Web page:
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Political Crises

  • Ian I Mitroff
  • Can M. Alpaslan
Chapter
  • 84 Downloads

Abstract

We look at some of the underlying assumptions that are deeply rooted in our fundamental beliefs and ideas about what makes us Americans. We review several studies that highlight some of the most basic fears and myths that shape how we solve our political and social problems and, more importantly, what we take as problems in the first place. We explore why we are unduly reactive when it comes to planning seriously for crises before they occur. The problems we look at, however, are not unique to Americans. Every nation and culture has its own version. We argue that hanging onto outmoded beliefs and assumptions is not only inappropriate for coping with current crises but it also gets nations and cultures into new crises.

Keywords

Income Inequality Republican Party Congressional District Fundamental Belief Enduring Belief 
These keywords were added by machine and not by the authors. This process is experimental and the keywords may be updated as the learning algorithm improves.

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Notes

  1. 1.
    Smith, Hedrick, Who Stole the American Dream? Random House, New York, NY, 2012.Google Scholar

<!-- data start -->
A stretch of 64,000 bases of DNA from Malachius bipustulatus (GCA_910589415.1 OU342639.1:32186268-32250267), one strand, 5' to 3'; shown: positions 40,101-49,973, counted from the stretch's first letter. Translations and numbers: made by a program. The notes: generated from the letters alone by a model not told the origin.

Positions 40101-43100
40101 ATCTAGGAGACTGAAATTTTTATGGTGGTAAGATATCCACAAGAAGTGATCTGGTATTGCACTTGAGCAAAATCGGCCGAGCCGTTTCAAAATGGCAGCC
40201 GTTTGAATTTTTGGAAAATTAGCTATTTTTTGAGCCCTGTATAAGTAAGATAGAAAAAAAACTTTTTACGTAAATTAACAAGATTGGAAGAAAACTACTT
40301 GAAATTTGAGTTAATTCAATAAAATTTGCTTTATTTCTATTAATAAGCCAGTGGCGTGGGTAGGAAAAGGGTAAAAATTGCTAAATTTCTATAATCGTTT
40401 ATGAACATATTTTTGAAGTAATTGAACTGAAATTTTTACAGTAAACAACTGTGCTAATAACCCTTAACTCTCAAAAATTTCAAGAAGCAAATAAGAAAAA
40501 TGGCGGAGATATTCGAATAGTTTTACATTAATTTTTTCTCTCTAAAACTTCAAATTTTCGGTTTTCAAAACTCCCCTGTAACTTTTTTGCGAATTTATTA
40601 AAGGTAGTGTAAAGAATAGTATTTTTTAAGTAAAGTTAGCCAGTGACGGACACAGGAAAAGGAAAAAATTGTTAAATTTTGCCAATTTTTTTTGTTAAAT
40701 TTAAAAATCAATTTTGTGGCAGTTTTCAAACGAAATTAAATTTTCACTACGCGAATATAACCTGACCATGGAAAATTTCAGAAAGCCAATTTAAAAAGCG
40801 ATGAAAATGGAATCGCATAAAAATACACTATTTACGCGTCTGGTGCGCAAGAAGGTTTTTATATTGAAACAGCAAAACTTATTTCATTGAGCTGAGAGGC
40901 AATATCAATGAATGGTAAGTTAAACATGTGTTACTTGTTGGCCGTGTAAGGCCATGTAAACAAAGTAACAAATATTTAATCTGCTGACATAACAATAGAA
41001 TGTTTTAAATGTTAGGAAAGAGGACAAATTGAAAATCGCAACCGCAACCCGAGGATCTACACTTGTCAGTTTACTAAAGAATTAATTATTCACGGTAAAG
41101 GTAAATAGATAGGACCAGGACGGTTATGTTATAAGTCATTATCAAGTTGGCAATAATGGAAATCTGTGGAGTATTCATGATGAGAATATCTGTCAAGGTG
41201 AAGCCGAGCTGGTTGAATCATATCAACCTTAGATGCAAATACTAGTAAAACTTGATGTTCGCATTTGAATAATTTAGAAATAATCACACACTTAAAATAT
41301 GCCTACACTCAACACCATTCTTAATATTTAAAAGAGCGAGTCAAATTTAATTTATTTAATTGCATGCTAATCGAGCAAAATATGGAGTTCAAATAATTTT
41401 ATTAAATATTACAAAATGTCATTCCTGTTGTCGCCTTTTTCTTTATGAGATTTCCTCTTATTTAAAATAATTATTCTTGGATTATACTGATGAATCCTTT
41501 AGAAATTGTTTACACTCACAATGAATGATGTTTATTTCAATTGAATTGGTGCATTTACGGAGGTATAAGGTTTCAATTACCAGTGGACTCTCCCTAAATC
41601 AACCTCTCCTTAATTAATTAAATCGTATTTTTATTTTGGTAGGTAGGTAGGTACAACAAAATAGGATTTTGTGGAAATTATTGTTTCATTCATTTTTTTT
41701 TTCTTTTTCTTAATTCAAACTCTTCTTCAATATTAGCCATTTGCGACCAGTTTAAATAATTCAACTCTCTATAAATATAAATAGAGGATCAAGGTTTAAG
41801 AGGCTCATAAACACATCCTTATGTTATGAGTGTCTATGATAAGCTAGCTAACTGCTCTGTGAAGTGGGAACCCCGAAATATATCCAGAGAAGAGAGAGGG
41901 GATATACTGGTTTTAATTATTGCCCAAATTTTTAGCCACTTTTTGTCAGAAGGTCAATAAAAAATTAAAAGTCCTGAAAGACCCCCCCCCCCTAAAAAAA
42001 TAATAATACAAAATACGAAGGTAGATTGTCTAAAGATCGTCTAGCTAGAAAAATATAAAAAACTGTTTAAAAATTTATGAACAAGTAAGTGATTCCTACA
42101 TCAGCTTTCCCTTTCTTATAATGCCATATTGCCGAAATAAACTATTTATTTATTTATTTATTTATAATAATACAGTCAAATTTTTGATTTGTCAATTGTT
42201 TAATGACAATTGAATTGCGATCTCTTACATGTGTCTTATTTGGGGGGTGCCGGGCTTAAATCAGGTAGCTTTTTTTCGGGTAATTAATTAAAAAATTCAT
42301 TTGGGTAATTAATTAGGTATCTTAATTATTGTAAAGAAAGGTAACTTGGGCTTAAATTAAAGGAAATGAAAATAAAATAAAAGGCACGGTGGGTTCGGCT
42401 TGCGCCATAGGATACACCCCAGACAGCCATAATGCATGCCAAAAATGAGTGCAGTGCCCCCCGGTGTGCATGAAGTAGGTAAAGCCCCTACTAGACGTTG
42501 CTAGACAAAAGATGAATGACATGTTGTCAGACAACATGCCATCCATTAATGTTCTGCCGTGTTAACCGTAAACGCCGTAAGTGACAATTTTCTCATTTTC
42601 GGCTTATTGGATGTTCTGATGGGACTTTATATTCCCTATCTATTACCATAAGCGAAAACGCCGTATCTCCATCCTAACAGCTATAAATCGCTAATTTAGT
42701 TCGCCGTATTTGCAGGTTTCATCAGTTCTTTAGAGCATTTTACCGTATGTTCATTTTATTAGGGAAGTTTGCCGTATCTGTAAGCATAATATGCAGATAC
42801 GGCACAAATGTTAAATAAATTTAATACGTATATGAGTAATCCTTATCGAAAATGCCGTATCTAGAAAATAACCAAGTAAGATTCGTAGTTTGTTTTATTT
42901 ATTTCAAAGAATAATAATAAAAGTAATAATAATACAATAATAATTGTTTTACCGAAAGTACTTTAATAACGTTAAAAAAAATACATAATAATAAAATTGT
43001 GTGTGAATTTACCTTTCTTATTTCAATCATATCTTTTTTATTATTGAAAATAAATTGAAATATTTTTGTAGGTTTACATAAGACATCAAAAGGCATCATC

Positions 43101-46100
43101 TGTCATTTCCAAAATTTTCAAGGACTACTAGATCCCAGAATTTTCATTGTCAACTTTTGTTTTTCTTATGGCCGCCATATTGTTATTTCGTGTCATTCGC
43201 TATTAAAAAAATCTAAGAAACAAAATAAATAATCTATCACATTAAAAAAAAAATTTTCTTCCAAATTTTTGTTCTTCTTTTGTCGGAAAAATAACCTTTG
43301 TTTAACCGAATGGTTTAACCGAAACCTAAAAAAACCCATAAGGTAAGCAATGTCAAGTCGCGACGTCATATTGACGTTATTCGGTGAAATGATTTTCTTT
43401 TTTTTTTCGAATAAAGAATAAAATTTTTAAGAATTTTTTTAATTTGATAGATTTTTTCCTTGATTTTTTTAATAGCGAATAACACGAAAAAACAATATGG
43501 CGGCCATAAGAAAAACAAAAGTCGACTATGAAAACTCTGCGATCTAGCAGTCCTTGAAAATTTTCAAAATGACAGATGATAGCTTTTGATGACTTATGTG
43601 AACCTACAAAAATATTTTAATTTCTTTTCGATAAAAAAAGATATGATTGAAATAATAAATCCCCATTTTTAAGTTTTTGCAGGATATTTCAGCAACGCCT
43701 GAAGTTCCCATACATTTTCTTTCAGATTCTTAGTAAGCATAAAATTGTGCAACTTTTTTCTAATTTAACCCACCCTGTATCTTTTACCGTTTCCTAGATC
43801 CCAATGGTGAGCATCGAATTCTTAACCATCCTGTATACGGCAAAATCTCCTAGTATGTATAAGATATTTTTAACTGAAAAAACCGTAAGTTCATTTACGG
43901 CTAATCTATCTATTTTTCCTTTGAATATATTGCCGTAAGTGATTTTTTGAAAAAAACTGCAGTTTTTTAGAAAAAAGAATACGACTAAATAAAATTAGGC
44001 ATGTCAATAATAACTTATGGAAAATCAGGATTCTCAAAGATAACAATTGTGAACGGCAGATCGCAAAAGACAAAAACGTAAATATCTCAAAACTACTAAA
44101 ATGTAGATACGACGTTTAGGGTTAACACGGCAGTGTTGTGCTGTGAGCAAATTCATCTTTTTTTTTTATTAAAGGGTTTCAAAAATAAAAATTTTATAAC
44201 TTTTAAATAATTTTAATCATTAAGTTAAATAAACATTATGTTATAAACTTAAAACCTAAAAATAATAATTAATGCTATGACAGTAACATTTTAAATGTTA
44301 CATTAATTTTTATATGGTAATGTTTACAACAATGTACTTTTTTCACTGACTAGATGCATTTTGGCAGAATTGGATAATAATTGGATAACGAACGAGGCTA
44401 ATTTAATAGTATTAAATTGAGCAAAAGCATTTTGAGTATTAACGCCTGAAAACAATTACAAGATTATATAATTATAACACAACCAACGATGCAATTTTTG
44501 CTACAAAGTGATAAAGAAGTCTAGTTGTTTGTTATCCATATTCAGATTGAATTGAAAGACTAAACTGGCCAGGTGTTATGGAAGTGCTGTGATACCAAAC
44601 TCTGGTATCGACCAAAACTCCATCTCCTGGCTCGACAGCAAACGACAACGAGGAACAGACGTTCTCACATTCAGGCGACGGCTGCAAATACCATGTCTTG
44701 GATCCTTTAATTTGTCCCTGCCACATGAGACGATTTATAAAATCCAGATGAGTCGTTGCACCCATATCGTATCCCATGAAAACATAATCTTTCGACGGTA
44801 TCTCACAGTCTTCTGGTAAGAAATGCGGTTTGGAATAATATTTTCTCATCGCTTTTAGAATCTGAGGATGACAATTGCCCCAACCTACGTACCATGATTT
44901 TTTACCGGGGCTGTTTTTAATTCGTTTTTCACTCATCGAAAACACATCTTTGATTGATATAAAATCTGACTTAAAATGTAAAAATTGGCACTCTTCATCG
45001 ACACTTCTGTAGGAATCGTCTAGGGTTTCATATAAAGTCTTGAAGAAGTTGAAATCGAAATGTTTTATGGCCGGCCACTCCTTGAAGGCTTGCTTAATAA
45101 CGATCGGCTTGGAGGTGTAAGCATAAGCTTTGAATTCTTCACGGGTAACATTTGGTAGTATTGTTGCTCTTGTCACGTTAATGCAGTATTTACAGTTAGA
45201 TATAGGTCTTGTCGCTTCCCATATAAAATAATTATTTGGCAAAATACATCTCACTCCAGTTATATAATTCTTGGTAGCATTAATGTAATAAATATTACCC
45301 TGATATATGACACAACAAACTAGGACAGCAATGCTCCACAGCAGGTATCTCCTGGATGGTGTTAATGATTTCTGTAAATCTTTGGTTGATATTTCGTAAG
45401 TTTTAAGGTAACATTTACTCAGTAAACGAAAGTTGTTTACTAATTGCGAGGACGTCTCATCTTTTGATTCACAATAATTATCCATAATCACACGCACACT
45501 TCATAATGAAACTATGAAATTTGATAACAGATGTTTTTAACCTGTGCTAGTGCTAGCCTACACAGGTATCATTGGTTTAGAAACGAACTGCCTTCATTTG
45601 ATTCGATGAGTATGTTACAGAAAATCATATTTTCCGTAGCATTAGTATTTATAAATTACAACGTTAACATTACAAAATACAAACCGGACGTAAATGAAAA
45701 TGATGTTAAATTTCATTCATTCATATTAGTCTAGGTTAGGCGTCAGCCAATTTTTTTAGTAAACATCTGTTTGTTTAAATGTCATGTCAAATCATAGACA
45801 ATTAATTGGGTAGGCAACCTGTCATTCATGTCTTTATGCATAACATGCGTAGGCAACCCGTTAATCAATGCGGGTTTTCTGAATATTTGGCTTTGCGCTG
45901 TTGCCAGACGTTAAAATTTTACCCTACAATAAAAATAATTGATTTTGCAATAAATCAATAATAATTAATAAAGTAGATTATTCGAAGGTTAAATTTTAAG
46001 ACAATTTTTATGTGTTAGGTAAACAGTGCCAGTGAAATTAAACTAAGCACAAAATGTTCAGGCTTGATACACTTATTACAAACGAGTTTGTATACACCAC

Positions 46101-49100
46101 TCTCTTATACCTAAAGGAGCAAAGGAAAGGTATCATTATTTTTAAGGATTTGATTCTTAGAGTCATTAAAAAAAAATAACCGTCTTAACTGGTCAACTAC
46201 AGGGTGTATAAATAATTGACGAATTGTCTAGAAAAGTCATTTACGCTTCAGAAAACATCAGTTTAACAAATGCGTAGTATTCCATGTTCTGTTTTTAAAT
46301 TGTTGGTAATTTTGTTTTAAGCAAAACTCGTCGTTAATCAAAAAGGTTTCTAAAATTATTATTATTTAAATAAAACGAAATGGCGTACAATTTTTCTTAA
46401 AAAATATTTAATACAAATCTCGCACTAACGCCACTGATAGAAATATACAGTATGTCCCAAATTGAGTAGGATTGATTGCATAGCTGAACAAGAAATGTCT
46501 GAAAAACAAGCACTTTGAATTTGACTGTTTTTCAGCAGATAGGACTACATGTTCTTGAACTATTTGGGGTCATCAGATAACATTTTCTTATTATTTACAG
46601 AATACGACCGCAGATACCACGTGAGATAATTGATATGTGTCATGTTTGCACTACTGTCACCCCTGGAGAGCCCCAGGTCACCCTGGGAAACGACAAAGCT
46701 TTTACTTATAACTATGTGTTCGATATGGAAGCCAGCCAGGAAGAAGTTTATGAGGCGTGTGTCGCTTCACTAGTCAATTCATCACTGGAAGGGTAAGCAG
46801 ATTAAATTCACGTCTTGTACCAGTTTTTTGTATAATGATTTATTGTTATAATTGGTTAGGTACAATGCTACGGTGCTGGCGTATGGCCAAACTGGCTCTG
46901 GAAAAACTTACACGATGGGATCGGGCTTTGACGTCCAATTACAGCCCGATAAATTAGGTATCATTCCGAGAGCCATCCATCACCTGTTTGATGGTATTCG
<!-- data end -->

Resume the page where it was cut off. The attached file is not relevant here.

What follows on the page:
2. 2.
    Schein, Edgar H., Humble Inquiry: The Gentle Art of Asking Instead of Telling, Berrett-Koehler, San Francisco, CA, 2013.Google Scholar
  3. 4.
    Wilkinson, Rupert, The Pursuit of American Character, Harper & Row, New York, NY, 1988.Google Scholar
  4. 5.
    Reich, Robert B., Tales of a New America: The Anxious Liberal’s Guide to the Future, Vintage Books, New York, NY, 1988.Google Scholar
  5. 6.
    Mann, Thomas E. and Ornstein, Norman J., It’s Even Worse Than It Looks: How the American Constitutional System Collided with the New Politics of Extremism, Basic Books, New York, NY, 2012.Google Scholar

Copyright information

© Ian I. Mitroff and Can M. Alpaslan 2014

Authors and Affiliations

  • Ian I Mitroff
    • 1
  • Can M. Alpaslan
    • 2
  1. 1.Center for Catastrophic Risk Management, Haas School of BusinessUniversity of CaliforniaBerkeleyUSA
  2. 2.Department of ManagementCalifornia State UniversityNorthridgeUSA

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